How to start raising backyard chickens
Have you considered raising backyard chickens? More and more people start having their own chickens. Whether it is for more self sufficiency, their love for chickens, or the enjoyment of some fresh eggs every day, to start raising backyard chickens is becoming very popular.
If you are in doubt, check out my article on should you raise your own backyard chickens? If you have decided, let’s continue on.
Step 1: Check your local zoning regulation for backyard chickens
Unfortunately, having a few backyard chickens is not allowed everywhere. And even if allowed, it may for example be limited to at most 6 hens.
To find out about which zoning laws apply to you, you will need to contact the local city hall or zoning office. All the information about zoning is in the public record, so you can ask for a copy without any problems.
If you live somewhere with a homeowners association, you will need to check their rules as well. If they forbid it then you can’t start right away either.
If you find out that you are not allowed to raise your own backyard chickens, hope is not lost yet. Most of those rules have once been established decades ago. That means that usually there are few people against it right now. With a little bit of campaigning it may be possible to get the regulations changed or scrapped.
Step 2: Getting your own backyard chickens coop
When you know you are allowed to start raising backyard chickens, it is time to decide on a coop. You can either build one yourself from scratch or buy one. Either way, make sure that you also have a run for the chickens. Some coops don’t have runs, and you wouldn’t want to forget about it when making one yourself either. The run should be about 6-12 square feet per chicken. This will allow your chickens to walk around and eat some insects. We’ve written an article about the best chicken coops as well.
If your backyard is very safe from predators, you may be able to let the chickens roam freely. I would still recommend getting a run, and only letting the chickens roam freely every so often at first. It is very difficult to be sure there are absolutely no predators nearby.
Pre-made coops generally range from $200 to $800 depending on the quality and size of the coop.
Step 3: Getting your own incubator
Are you going to hatch eggs yourself? Fertile eggs can be a lot cheaper than hens, and if you have a rooster you may be able to hatch your own eggs. If so, you’re going to need an incubator.
You can build your own incubator, although I wouldn’t advice that. Very solid incubators can be bought for $50-300, depending on the quality and the amount of eggs you want to hatch. Factory made egg incubators are often excellent at holding the perfect temperature, holding humidity, removing bacteria, and turning the eggs. Although home-made incubators can definitely work, it may not be worth the trouble to make one.
Step 4: Getting your own chick brooder
Once eggs are hatched you aren’t done yet. Chicks need an external source of heat to survive the first 4-5 weeks. So if you are hatching your own eggs or are buying day-old chicks, you are going to need a brooder.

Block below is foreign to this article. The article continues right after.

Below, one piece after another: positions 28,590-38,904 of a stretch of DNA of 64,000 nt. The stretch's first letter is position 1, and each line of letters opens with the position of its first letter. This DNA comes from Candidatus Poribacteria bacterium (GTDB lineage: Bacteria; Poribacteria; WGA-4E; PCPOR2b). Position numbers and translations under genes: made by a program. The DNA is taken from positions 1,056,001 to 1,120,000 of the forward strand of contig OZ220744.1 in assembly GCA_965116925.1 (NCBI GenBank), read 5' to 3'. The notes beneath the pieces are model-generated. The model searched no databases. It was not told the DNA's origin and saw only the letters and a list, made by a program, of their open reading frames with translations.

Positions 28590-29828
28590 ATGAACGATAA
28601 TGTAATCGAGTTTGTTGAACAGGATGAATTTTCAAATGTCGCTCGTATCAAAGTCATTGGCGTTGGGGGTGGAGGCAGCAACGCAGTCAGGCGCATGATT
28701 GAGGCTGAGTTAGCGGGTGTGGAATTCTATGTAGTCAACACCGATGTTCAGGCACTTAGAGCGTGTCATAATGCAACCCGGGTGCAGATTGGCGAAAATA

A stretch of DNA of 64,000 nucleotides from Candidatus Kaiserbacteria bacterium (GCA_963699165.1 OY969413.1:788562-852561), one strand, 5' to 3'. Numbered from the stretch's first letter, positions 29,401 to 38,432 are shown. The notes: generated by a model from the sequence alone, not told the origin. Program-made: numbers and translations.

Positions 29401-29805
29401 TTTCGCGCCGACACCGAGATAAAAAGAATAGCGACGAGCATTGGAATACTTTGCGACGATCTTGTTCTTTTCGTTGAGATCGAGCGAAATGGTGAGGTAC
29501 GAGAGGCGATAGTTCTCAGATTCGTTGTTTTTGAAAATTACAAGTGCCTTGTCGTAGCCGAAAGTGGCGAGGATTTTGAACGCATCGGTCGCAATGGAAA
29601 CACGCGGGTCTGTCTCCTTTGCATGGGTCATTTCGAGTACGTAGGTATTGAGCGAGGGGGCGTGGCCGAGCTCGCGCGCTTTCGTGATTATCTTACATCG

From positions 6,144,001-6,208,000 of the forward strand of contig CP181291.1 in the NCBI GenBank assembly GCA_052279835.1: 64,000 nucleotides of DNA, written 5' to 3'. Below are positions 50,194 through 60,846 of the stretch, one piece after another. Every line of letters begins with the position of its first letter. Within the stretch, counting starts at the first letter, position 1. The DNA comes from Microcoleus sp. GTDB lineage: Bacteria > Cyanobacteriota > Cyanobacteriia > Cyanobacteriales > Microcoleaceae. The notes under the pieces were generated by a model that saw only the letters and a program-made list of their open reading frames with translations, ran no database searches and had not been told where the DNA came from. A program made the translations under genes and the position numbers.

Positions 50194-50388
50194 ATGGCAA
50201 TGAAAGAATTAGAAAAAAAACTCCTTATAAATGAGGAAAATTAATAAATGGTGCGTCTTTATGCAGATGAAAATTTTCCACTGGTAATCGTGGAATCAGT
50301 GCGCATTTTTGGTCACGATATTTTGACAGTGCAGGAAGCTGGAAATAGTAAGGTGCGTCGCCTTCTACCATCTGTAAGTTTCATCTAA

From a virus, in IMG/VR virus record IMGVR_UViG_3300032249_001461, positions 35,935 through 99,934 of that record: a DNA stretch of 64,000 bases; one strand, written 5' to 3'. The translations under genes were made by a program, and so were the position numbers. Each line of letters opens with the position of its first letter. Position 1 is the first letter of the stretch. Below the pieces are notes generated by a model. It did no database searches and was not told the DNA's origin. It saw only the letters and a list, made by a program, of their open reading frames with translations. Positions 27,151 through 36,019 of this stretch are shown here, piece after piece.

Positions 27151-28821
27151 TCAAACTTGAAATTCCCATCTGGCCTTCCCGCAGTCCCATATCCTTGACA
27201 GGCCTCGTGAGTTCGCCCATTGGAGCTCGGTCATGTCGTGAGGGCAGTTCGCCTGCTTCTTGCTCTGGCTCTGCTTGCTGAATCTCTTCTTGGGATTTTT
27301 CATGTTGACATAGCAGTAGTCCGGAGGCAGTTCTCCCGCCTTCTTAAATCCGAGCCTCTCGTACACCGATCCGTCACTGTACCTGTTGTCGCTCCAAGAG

Brooders go for anywhere between $10 and $200. You can choose between using a brooder hen, a heat lamp, and a chick brooder plate. Each of them have their own benefits and downsides.
A brooder hen is the most natural option, but also the most difficult to use. If you are raising more than just a few chicks, you’ll need multiple brooder hens. Besides that brooder hens don’t lay eggs. Lastly the hens of some breeds of chickens aren’t that good at brooding chicks anymore.
A heating lamp is the most commonly used option, and generally costs $5-20. Although the cheapest, it does come with a few downsides. Heating lamps can overheat, which may cause them to explode. And even high quality heat lamps may pose a fire hazard when used in wooden coops.
Lastly there is the brooder plate. Brooder plates don’t explode and generally don’t cause any overheating or fire risks. This does however come as a cost, as most brooder plates cost between $50 and $100.
Step 5: Getting chickens
Time to get your own chickens. Or chicks. Or even fertile eggs, depending on where you want to start. There are many, many different chickens breeds. Most fall either under the broiler or egg layer categories.
Broilers generally gain a lot of weight quickly, and are often raised for their meat. Egg layers are breeds that lay eggs very often, and possibly extra large eggs. There are some more categories such as mixed breeds and show breeds. Most likely you will want to start with some egg layers.
Chicken prices vary a lot depending on the breed, and if you are planning on fertilizing eggs and raising chicks yourself you may want to go with some of the more expensive breeds. At any rate, make sure that the breed you are getting is well adapted to your local climate. Some breeds prefer colder or warmer areas.
Step 6: Getting chicken feed
Lastly you will need a source of chicken feed. Checking a nearby farm is usually the cheapest option, but if there aren’t any nearby with solid chicken feed you aren’t entirely out of luck. Nowadays you can buy high quality chicken feed online on plenty of websites, so feel free to check them out.
Not all chickens like all types of chicken feed equally, so it’s best to try out a few different types and brands of feed so you can find out which feed your chicks like best.
Step 7: Enjoy the fresh eggs!
Congratulations, you made it!